Governor Northam’s plan to scrap car inspections leaves Charlottesville mechanics crying foul

Virginia's plan to scrap car inspections leaves Charlottesville mechanics crying foul

CHARLOTTESVILLE, V.A. (WVIR) - Starting next year, state inspections of your car could come screeching to a halt.

In his budget proposal unveiled earlier this week, Governor Ralph Northam added a surprising cut: annual vehicle inspections. The Governor says the move will save Virginians about $150 million a year. People in the auto service industry say it could end up costing lives.

Governor Northam’s push to scrap annual car inspections comes just one year after the government raised the prices of state inspections to help mechanics cover costs. Mechanics in Charlottesville say they did not see this coming.

“It came as a surprise to everybody," University Tire and Auto employee Adam Dowdell said. "Definitely don’t want to see it from a safety standpoint, because my family your family. We’re all on the road, we definitely don’t want to be around unsafe vehicles.”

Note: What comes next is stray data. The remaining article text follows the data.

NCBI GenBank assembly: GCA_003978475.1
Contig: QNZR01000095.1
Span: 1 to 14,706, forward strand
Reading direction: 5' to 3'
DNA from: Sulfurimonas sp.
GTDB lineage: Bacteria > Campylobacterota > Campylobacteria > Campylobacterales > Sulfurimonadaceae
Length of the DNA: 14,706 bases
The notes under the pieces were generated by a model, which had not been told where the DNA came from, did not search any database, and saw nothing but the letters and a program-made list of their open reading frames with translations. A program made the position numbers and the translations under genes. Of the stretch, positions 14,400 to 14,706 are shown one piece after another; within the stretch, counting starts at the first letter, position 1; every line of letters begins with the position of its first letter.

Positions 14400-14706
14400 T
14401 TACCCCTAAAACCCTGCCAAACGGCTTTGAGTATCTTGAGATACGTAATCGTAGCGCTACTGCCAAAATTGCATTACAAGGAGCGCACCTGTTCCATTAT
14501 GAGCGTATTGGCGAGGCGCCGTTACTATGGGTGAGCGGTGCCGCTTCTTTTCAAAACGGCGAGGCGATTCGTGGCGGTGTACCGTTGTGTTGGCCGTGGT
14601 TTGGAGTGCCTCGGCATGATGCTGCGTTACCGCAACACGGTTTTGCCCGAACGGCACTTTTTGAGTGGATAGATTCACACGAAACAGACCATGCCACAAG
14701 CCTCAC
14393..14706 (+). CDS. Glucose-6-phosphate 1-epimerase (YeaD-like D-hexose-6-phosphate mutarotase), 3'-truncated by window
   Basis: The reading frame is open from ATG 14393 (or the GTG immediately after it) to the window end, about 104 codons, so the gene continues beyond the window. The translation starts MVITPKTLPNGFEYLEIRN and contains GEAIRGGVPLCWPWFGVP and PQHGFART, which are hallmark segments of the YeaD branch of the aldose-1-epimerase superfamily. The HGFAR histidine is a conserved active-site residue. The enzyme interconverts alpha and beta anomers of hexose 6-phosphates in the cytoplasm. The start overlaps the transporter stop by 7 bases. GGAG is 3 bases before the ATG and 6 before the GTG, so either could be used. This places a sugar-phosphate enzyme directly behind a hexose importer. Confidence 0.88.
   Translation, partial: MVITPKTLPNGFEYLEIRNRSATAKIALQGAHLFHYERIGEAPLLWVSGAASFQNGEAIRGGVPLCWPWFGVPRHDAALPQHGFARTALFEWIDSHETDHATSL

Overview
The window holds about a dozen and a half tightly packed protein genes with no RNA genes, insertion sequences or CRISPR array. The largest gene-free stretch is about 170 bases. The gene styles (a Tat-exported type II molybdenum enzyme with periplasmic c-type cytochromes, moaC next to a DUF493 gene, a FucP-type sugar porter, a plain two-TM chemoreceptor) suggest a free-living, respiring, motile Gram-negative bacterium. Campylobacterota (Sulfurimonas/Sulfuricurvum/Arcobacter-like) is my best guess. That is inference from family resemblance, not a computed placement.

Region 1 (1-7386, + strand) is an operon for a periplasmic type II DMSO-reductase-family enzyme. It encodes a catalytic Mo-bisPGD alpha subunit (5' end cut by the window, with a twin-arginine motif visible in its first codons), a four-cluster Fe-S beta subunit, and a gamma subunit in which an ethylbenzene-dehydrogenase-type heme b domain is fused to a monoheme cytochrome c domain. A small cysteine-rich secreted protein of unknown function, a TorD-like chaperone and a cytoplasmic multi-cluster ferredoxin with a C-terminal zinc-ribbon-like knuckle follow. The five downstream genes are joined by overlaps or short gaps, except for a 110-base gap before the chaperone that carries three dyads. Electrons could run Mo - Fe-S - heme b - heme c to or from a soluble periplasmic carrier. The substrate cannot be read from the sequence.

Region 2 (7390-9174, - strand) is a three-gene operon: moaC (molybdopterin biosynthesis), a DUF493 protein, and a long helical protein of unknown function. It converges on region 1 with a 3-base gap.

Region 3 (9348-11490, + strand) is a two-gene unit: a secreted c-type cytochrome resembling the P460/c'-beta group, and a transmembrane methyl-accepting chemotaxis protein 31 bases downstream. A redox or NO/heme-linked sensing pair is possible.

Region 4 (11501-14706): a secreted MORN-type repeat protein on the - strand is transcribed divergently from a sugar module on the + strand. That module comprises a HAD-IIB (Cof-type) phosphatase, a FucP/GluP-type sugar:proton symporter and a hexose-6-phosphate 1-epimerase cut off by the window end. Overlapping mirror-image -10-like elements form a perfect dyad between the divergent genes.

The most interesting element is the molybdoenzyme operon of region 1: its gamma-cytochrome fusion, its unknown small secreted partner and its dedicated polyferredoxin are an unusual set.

In his budget proposal, Governor Northam cites there is no statistical evidence linking state inspections and highway safety. Auto technicians dispute that.

“Statistically speaking almost 20% of the vehicles presented statewide, do not pass state inspections," Dowdell said, citing studies by the Virginia Automotive Association. "That roughly equates to about 1.9 million of our vehicles that are on the road with us are unsafe by the state standards.”

Mechanics say the benefits of inspections go beyond keeping drivers safe.

“A lot of times because most people will let that little thing turn into a big repair and just continue to drive it that’s when the car becomes unstable," Archer said.

“It also allows the customers that visit to the shop to see something that might be on the horizon for them,” Dowdell added. “That way you can address things in a more timely fashion that suits their financial needs.”

The Governor also aims to slash the fee for annual car registration in half. He says that could save drivers an additional 130 million a year.

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